A good sommelier is at once a tour guide and a gatekeeper, with the know-how to lead wine drinkers into fresh territory and the influence to break emerging labels into a new market.
It's a fact that hasn't been lost on the winemakers of the world, and the reason why they regularly foot the bill to bring the industry's top sommeliers to their doorsteps. But more than just an all-expenses paid trip packed with epicurean delights (although there is plenty of that), these fact-finding missions also give sommeliers a chance to learn more about the growing list of winemaking regions making a mark on the industry.
Near the top of that list is, of course, Argentina, which, to many Canadian wine lovers is probably most known for its inexpensive Malbec.
Once ubiquitous in France, the purple Malbec grape has since become something of a national varietal in Argentina, and its most significant wine export. But, as Alta Bistro sommelier Eric Griffith will tell you, Argentina offers a wide-ranging diversity in styles, flavours and experimental farming techniques that rivals some of the world's biggest wine producers.
Griffith was one of six industry professionals from across Canada invited down by Wines of Argentina (WofA) to get a firsthand look at where the ever-burgeoning wine region is headed.
One of the first stops on the itinerary was a visit to sparsely populated Patagonia, something of "a frontier" in winemaking, Griffith said, with a cool, crisp climate ideal for grape growing.
"It's actually one of the most southern latitudes of winemaking in the world, and it's a very unique territory," Griffith explained. "You get down there and they're doing pinot noirs and chardonnays and cooler climate grapes, but they're still doing Malbecs and cabernet as well. It's a very natural area with pure water coming off the Andes."
Next up was the Yucca Valley, a region that pioneered high-altitude grape growing, and one that's home to a mix of largescale and boutique wineries.
The group also trekked north to Mendoza, where many of the popular Malbec labels you find in abundance in B.C. liquor stores originate. Eventually, Griffith explained, Mendoza will have appellations delimited for grape growing, with winemakers carving out their own individual signatures.
"Malbec is huge in Canada in general," said Griffith. "There's a reason WofA is looking at bringing Canadian sommelliers there, because the market's strong and it can be stronger."
With Argentinian wine's easy drinkability and relatively low price point, Griffith believes Canada is on the verge of deepening its appreciation of the country's wines.
"For $50, Argentina gives a lot. And rarely do you get above that price point. Even for their top wines, it might sell for $40 to $50," he said. "Then when you talk about spending, say $30 on an Argentinian wine, you're looking at some pretty stunning wines that could go in your cellar and age for 10 years."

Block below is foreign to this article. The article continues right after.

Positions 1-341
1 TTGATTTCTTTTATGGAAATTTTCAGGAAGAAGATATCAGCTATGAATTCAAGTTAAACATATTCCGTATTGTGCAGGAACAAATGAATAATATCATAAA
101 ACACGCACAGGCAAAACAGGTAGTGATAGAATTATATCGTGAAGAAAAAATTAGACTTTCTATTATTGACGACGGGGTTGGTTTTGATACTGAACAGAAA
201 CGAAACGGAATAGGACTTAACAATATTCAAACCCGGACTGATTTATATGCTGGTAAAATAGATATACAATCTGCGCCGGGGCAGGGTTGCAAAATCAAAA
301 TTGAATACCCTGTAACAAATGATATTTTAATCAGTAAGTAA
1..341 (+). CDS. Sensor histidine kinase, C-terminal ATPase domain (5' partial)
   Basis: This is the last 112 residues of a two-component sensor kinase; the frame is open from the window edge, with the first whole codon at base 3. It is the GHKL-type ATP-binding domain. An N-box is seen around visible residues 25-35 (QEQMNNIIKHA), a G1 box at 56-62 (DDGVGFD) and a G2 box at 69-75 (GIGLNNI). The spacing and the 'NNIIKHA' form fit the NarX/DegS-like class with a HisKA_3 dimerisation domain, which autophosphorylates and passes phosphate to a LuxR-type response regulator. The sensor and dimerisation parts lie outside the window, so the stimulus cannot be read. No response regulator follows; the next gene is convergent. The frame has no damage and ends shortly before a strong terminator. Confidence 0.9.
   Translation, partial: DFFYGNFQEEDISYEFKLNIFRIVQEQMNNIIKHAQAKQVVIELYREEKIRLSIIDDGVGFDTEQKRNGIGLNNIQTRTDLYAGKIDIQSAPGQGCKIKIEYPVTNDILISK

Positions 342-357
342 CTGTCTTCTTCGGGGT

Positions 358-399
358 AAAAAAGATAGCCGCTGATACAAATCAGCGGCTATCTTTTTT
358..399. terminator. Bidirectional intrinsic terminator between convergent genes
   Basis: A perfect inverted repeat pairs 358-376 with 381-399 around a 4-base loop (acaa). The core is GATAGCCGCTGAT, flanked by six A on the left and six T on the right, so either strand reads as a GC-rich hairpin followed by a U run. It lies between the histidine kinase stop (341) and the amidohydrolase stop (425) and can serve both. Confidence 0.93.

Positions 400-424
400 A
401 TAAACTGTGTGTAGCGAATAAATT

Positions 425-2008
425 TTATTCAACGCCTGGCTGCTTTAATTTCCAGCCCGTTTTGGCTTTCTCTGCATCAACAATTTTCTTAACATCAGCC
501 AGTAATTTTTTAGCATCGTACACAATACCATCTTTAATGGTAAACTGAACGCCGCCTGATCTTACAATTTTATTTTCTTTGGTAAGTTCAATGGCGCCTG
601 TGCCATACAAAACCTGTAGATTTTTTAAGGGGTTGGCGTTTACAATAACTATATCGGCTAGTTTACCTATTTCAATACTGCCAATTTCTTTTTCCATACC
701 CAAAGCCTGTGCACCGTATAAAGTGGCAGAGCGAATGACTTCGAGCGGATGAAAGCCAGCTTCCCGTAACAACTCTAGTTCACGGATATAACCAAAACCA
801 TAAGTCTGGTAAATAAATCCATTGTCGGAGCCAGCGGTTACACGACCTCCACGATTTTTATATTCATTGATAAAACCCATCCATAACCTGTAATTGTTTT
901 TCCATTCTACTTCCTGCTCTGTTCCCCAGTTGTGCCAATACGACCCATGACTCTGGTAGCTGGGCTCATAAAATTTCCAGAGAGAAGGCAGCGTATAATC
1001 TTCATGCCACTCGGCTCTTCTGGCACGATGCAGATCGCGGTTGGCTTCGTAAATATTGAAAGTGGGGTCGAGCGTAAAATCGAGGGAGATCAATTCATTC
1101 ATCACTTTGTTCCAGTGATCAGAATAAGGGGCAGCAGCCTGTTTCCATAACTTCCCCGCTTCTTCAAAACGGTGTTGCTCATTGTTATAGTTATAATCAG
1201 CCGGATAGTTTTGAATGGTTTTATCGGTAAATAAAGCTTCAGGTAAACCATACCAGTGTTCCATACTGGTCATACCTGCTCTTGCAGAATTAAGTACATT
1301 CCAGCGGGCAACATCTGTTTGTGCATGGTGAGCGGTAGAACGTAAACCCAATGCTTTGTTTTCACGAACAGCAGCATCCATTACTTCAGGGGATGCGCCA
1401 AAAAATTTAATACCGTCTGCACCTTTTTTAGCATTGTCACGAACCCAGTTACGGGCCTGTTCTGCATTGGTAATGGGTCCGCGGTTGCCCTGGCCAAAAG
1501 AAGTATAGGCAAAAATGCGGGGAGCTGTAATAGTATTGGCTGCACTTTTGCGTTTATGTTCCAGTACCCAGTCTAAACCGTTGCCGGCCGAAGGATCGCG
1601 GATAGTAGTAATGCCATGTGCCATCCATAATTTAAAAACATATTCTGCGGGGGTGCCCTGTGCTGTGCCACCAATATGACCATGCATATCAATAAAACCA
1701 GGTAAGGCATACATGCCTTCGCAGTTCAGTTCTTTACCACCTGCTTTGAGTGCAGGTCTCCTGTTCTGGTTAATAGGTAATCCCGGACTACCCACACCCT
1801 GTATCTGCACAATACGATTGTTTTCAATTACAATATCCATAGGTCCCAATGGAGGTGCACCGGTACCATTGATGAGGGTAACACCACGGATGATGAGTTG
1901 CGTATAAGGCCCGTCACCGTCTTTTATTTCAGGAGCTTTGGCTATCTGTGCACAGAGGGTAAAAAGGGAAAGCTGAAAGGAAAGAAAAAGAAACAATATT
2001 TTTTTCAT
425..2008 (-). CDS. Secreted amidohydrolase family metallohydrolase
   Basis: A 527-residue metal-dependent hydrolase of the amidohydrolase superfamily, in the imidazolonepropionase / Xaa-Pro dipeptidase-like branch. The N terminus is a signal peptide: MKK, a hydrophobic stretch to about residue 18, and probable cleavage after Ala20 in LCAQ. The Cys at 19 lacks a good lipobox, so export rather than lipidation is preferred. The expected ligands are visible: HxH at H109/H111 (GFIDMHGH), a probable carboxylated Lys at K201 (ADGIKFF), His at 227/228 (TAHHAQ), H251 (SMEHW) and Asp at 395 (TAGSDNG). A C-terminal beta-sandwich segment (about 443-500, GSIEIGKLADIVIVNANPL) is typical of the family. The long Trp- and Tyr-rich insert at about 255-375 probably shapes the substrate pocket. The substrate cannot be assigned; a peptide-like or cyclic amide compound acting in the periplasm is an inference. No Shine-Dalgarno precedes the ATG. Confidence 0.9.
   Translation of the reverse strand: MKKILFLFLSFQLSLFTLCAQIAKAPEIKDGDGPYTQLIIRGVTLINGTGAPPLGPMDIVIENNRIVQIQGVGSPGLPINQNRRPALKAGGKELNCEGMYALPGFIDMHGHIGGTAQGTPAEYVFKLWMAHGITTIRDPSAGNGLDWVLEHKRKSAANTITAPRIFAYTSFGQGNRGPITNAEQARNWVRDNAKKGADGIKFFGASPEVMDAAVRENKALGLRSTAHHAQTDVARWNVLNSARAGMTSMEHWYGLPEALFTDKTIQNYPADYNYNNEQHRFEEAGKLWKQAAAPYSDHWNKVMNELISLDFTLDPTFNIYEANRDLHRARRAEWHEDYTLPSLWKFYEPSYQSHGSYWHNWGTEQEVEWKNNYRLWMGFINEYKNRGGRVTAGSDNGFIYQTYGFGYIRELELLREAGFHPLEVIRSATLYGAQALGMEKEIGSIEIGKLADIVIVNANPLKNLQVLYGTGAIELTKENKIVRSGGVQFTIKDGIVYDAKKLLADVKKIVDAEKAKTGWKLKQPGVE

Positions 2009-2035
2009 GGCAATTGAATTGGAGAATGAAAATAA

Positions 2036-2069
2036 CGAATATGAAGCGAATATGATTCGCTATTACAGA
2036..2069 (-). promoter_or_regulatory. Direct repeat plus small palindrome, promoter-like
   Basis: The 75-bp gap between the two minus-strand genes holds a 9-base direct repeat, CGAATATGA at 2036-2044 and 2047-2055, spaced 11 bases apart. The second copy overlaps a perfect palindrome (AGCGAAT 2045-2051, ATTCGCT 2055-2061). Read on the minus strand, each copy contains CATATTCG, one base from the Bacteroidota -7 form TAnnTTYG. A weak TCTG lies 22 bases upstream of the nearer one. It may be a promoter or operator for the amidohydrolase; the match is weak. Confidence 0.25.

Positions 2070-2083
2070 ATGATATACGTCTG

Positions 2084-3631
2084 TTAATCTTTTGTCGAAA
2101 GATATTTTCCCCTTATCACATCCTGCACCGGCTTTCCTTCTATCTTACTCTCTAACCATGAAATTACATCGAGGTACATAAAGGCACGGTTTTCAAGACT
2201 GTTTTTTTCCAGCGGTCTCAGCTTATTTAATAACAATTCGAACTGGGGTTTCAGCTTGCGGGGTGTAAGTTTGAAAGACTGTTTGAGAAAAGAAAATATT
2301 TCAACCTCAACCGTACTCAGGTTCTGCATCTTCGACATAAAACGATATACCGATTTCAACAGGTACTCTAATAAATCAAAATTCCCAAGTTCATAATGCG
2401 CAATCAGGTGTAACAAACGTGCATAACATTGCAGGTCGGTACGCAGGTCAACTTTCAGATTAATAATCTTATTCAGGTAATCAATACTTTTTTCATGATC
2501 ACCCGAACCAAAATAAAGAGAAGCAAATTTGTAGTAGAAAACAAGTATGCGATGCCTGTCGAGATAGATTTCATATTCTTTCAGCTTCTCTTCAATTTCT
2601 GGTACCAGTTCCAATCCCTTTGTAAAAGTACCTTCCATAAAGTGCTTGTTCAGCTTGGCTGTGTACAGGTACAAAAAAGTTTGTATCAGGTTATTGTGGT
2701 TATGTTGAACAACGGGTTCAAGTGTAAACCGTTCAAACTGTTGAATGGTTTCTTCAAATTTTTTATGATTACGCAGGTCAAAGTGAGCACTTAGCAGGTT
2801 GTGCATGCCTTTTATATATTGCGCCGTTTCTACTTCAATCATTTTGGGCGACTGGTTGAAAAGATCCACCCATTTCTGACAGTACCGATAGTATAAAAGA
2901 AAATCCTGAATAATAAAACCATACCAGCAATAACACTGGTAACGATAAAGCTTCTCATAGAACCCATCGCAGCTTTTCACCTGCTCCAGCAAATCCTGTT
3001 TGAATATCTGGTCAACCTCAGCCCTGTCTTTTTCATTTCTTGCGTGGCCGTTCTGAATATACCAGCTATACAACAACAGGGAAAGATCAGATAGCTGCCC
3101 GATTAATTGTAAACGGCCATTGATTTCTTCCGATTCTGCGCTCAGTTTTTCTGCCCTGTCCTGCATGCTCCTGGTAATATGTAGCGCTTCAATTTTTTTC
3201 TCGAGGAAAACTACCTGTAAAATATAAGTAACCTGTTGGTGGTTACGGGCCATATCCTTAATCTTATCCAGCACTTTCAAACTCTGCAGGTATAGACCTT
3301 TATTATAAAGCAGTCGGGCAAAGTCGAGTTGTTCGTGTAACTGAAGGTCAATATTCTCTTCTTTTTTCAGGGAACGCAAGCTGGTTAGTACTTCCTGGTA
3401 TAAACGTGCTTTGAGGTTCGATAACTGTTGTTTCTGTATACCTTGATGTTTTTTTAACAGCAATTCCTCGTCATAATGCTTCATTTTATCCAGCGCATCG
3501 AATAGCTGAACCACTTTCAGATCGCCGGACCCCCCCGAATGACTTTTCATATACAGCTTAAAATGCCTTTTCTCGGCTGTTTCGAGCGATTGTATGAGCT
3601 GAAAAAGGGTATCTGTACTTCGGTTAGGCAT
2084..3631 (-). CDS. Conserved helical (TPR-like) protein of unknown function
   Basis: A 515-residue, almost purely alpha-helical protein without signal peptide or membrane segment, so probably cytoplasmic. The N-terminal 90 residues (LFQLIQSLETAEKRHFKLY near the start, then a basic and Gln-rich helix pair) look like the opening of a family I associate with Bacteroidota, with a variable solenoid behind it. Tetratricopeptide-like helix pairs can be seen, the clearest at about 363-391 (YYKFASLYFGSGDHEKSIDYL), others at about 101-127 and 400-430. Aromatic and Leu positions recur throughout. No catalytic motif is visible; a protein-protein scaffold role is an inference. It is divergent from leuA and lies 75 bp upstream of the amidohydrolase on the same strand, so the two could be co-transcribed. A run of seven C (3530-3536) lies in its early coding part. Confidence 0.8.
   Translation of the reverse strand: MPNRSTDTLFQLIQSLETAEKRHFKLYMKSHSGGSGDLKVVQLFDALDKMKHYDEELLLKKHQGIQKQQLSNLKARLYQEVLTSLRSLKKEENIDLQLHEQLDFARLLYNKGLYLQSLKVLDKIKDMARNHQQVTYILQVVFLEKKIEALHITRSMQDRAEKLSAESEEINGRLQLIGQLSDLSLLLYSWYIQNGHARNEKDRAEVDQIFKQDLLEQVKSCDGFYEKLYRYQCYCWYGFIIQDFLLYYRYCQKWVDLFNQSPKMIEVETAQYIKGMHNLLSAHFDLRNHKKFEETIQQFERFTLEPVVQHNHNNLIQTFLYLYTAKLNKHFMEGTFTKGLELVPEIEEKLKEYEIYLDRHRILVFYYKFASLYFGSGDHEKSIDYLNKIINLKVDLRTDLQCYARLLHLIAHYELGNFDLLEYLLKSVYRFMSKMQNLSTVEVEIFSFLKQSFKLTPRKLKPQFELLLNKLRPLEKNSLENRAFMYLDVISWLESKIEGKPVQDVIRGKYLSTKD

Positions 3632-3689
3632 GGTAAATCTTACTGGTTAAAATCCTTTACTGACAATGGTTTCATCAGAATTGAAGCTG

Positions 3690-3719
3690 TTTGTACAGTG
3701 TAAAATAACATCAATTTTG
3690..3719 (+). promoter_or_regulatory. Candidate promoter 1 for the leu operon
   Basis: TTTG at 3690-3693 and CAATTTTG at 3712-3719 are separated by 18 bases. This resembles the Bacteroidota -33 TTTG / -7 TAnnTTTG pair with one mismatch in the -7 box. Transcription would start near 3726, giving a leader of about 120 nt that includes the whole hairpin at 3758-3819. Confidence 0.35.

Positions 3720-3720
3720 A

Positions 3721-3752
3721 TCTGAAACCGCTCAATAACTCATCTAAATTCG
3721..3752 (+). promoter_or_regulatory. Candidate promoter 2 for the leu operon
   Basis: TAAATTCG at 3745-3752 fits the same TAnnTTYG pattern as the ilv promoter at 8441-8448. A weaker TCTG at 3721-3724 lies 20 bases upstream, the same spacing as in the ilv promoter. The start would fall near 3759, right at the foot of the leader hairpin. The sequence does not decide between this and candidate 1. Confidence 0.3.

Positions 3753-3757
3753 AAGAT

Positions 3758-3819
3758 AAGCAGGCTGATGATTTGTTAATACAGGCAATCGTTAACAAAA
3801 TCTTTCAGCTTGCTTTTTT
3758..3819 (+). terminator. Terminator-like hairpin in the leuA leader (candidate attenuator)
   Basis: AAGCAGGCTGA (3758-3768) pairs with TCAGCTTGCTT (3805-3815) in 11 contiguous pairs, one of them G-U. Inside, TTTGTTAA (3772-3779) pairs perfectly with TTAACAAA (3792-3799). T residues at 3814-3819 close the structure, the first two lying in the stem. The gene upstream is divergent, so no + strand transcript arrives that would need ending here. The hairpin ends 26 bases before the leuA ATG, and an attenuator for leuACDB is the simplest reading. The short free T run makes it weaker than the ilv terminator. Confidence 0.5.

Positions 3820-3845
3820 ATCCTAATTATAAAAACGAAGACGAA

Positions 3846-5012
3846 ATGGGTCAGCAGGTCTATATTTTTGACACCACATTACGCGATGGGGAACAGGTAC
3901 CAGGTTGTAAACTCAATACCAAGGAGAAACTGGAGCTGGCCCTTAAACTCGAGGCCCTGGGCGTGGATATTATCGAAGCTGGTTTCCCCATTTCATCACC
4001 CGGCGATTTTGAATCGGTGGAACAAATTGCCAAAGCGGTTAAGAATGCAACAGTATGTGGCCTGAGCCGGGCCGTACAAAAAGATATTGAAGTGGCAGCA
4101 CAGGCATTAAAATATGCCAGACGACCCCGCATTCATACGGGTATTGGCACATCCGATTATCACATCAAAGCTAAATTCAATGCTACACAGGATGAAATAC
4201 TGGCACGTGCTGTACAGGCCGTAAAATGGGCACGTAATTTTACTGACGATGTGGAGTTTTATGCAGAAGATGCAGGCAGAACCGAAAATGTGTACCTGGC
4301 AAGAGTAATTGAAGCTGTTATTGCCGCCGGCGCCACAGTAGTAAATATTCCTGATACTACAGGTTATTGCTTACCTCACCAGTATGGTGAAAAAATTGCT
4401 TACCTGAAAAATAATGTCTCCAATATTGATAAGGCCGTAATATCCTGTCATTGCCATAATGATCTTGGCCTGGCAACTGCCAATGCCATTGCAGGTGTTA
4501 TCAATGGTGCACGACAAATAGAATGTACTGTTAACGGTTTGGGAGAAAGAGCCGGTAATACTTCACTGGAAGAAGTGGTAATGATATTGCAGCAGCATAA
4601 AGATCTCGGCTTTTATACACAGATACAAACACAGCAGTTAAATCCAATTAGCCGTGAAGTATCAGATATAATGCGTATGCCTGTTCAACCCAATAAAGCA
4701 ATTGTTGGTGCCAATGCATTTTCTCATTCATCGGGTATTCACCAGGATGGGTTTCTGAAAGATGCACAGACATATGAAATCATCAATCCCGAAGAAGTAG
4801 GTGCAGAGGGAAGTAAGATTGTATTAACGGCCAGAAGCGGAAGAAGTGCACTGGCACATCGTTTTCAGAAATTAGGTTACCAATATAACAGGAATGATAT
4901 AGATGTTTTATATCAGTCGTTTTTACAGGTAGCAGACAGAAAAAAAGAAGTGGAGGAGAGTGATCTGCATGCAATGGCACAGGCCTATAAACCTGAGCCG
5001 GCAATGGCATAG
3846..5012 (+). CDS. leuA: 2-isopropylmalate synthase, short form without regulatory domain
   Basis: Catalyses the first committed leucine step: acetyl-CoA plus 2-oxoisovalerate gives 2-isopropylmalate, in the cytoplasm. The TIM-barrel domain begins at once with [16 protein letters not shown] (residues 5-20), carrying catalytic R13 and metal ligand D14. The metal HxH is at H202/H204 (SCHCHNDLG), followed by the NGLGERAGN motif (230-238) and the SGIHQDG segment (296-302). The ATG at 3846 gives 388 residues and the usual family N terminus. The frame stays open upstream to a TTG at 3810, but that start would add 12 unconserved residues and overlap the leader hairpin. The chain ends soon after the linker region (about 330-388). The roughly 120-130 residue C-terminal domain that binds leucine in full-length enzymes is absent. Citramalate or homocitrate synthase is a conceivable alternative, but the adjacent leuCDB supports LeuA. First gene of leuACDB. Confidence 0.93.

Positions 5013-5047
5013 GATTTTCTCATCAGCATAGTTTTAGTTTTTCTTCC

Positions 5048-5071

The key to exposing diners to new yet familiar-tasting labels is getting them to "trade up," Griffith said. It starts with an appreciation of flavour, and builds from there.
"(The Argentine wine industry) wants to make sure that people are... not just saying, 'Argentina's for cheap Malbec' — that's what they don't want," Griffith said. "They want to maintain volumes — they don't want to stop selling cheap Malbecs, they want to sell tons of it because it drives the cash flow — but they want people to know there are other things on offer."
As both the sommelier and co-owner of Alta Bistro, Griffith is in the rare position of having complete control over his wine list, which, while not rivaling the size and scope of, say, an Araxi or Bearfoot, still manages to wow both customers and restaurant critics alike. (Alta Bistro has taken home three gold medals in Wine Program Excellence as voted by the Vancouver International Wine Festival.)
"I've worked the big list before, I've done the million-dollar inventory, and there are challenges with that and there are challenges with being small," Griffith said. "Coming to Whistler is like a haven for wine drinkers; we've got amazing wine lists and great sommeliers. My inventory just takes less time, that's it. My inventory takes about two hours to go through, and at Bearfoot it takes three days."
*Editor's Note: Instead of a recipe this week, award-winning sommelier Eric Griffith will recommend a handful of wines meant to showcase a different Argentine region or blend. Each wine is available for purchase at Whistler's Marketplace Liquor Store at 4360 Lorimer Road. Prices include tax.
Tinto Negro Malbec 2012 Mendoza: $15.86
A Blend of Mendoza regions: Lujan de Cuyo and Valle de Uco fruit. A vibrant ruby colour, hints of blackberry, blueberry, espresso and dried violets. A medium-full body with silky tannins that results in a balanced, round, long finish.
Bodega Vistalba 'Corte C' Malbec Cabernet Sauvignon 2014 Luyán de Cuyo, Mendoza: $23.56
From a single estate in Luján de Cuyo. Malbec dominates the blend. A deep ruby colour, with hints of bright raspberry, currants, herbs, eucalyptus and licorice. A medium-full body, with a velvet attack of fruit and tannin. Lively fruit notes throughout, with a balanced, long finish.
Doña Paula Estate Malbec 2013 Valle de Uco, Mendoza: $17.81
From the Valle de Uco, grown at a 1,200 metre average elevation. Contains distinct violet notes, with a deep ruby colour and hints of blackberry, plum, and vanilla. A medium-full body, with fine tannins, and a smooth, sweet spice finish.
Bodega Amalaya Malbec 2014: $18.96
From the Valle Calchaqui, Salta. Grown at a very high altitude of 1,800 metres to achieve suitable conditions for the grapes. A deep ruby colour, with hints of dried cherries, raspberry, currants and pepper. With fine tannins, and a mineral, textured, long finish.
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